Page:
Balanced copyright legislation

On June 2, the Minister of Canadian Heritage, James Moore and the Minister of Industry, Tony Clement presented legislation that will modernize the Copyright Act. This follows an eight-week online and in-person public consultation process held in the summer of 2009.

If you get the chance to review the legislation, I think you will find it balanced and fair. It addresses the challenges faced by copyright owners and creators and legitimizes many everyday activities of Canadian consumers in the digital age.

The Government recognizes that everyday consumer behaviours such as taking advantage of TV time shifting or posting videos on social media are regular parts of the lives of many Canadians and should be legitimized under the law.

In response to demands for stronger consumer provisions, this Bill extends fair dealing to new purposes, introduces new exceptions for education, and allows innovative businesses to continue developing the technology of tomorrow.

This Bill contains strong measures that will help creators and other copyright owners ensure that they are fairly compensated for the use of their work.

The legislation is technology-neutral, making it flexible and adaptable to change while ensuring appropriate protections for both creators and users.

For instance, Bill C-32 recognizes the incredible potential that technology offers education. New exceptions and extension of fair dealing to education will open the door for digital learning, enabling students in rural and remote communities to access the same lessons as those in metropolitan cities.

Many would have preferred that the Bill just throw the door wide open but it will still allow the use of Technological Protection Measures (TPM/DRM/digital locks) where industry chooses to use them. This is mainly because TPMs remain an important tool for creators and copyright owners to protect their work.

While certain businesses have chosen not to use TPMs, there are some business models that rely on digital locks to protect their investments. These industries need to have the protection of the law. 

Software producers, video game  and movie distributors, for example, continue to use TPMs as part of their business model because they wish to protect the significant investment each makes in developing the products. Canadian jobs depend on their ability to make a return on this investment.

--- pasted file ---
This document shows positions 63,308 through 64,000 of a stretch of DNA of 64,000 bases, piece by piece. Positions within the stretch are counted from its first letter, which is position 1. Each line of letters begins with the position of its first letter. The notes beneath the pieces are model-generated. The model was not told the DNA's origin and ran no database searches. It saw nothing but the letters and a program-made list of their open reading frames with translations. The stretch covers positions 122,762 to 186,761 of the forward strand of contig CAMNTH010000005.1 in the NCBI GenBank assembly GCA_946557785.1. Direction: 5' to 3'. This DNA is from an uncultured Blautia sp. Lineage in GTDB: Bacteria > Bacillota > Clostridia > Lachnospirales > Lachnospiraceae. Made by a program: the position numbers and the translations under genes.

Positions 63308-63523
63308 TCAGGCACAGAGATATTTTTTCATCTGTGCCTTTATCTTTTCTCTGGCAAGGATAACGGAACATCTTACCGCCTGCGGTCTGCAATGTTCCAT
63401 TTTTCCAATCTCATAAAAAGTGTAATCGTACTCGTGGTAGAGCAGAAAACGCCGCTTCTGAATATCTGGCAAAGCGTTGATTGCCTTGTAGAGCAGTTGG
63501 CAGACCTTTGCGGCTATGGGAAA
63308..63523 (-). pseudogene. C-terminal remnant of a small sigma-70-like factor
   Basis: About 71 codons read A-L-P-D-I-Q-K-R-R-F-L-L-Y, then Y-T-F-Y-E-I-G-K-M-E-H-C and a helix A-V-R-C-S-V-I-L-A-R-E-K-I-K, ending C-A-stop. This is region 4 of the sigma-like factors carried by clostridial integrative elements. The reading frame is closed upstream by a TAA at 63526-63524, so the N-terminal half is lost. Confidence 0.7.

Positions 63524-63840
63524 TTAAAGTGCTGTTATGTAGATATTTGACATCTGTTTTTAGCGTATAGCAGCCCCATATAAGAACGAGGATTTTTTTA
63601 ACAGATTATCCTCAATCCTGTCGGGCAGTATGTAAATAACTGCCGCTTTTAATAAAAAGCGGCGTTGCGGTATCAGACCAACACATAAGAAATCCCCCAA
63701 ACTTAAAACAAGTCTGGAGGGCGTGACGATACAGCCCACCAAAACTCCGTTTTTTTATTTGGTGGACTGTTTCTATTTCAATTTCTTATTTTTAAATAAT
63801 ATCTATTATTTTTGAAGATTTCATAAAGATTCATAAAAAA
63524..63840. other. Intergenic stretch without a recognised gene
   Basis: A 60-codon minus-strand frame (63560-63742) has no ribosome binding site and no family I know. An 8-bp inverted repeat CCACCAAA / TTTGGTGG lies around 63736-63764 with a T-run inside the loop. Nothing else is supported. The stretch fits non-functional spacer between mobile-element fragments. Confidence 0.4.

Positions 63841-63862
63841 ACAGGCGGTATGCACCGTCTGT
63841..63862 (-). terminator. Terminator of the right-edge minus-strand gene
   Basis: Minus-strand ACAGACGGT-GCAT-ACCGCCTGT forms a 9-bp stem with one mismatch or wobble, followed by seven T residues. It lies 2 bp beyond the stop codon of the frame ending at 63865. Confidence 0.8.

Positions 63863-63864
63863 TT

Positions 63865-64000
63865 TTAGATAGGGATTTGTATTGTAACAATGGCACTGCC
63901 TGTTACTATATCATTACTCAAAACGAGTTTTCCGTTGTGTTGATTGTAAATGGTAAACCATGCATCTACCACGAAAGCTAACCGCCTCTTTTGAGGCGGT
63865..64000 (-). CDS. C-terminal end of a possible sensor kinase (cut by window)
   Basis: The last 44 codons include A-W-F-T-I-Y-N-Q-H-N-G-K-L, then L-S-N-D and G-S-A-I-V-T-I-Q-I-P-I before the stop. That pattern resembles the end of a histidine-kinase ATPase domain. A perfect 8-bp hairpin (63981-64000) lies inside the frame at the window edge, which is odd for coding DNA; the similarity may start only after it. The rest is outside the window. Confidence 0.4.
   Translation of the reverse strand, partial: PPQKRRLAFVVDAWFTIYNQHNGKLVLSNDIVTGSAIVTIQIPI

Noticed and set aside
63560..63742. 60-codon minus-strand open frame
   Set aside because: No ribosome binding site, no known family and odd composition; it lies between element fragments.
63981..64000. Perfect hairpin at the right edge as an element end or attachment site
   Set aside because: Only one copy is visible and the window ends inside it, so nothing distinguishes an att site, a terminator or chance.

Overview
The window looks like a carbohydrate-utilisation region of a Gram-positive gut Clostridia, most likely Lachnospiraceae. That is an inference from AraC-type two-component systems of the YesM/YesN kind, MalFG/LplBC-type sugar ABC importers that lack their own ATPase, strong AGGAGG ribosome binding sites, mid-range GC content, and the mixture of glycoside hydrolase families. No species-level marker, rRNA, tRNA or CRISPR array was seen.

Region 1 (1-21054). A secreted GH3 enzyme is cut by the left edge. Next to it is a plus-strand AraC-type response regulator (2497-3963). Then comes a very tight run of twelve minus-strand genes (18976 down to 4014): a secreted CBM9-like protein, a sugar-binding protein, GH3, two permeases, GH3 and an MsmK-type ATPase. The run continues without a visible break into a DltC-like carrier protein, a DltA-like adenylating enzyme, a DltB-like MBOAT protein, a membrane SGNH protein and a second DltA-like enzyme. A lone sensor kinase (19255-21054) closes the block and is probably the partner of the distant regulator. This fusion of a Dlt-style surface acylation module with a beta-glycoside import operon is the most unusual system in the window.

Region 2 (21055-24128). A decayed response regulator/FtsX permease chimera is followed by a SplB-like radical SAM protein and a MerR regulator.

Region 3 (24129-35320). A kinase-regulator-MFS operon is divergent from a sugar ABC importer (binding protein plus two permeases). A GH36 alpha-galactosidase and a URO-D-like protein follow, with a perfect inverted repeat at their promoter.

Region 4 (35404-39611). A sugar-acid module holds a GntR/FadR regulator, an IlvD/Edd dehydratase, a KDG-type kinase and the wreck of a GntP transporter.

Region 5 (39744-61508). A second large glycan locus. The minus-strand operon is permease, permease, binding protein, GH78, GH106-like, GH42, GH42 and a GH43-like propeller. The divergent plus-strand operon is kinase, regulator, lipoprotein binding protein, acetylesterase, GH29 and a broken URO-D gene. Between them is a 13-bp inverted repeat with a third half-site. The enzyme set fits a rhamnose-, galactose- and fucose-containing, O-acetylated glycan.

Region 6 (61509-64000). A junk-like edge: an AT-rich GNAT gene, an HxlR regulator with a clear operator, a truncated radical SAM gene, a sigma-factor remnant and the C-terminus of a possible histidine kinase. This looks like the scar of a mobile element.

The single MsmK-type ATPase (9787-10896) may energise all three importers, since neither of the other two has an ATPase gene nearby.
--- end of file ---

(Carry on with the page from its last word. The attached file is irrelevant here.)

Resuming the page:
It is important to note however that legal protections under Bill C-32 are not unlimited as they are in the United States.

In Canada we will have liability limits.

No company will be able to sue a soccer mum for millions of dollars.

Software companies will be allowed to circumvent TPMs for the purpose of undertaking encryption research and likewise, consumers, within the bounds of their contract, will be able to circumvent TPMs to switch their wireless service provider.

The bill also provides a regulation-making power to allow the circumvention of TPMs in certain cases, for example, where the presence of a TPM would unduly restrict competition in an after-market sector.

Ultimately, the success of TPMs will depend on market forces. Creators may decide whether or not to use a TPM, and consumers can then decide whether or not to buy the product.

I have heard from a few constituents on the issue already. Both Minister Moore and Minister Clement have indicated that they are open to Bill C-32 being amended in the Committee process so on your behalf, I will present your suggestions to Minister Moore and Minister Clement. Your wisdom and common sense will be helpful in making the Bill the best it can be.

If any of you have any questions or comments on this proposed legislation, or any other federally-related matter, I encourage you to contact me by email at [email protected] or by phone at 470-5075 and I’ll be pleased to get you more information or pass your comments along to the appropriate Minister.

Ron Cannan is the MP for Kelowna-Lake Country.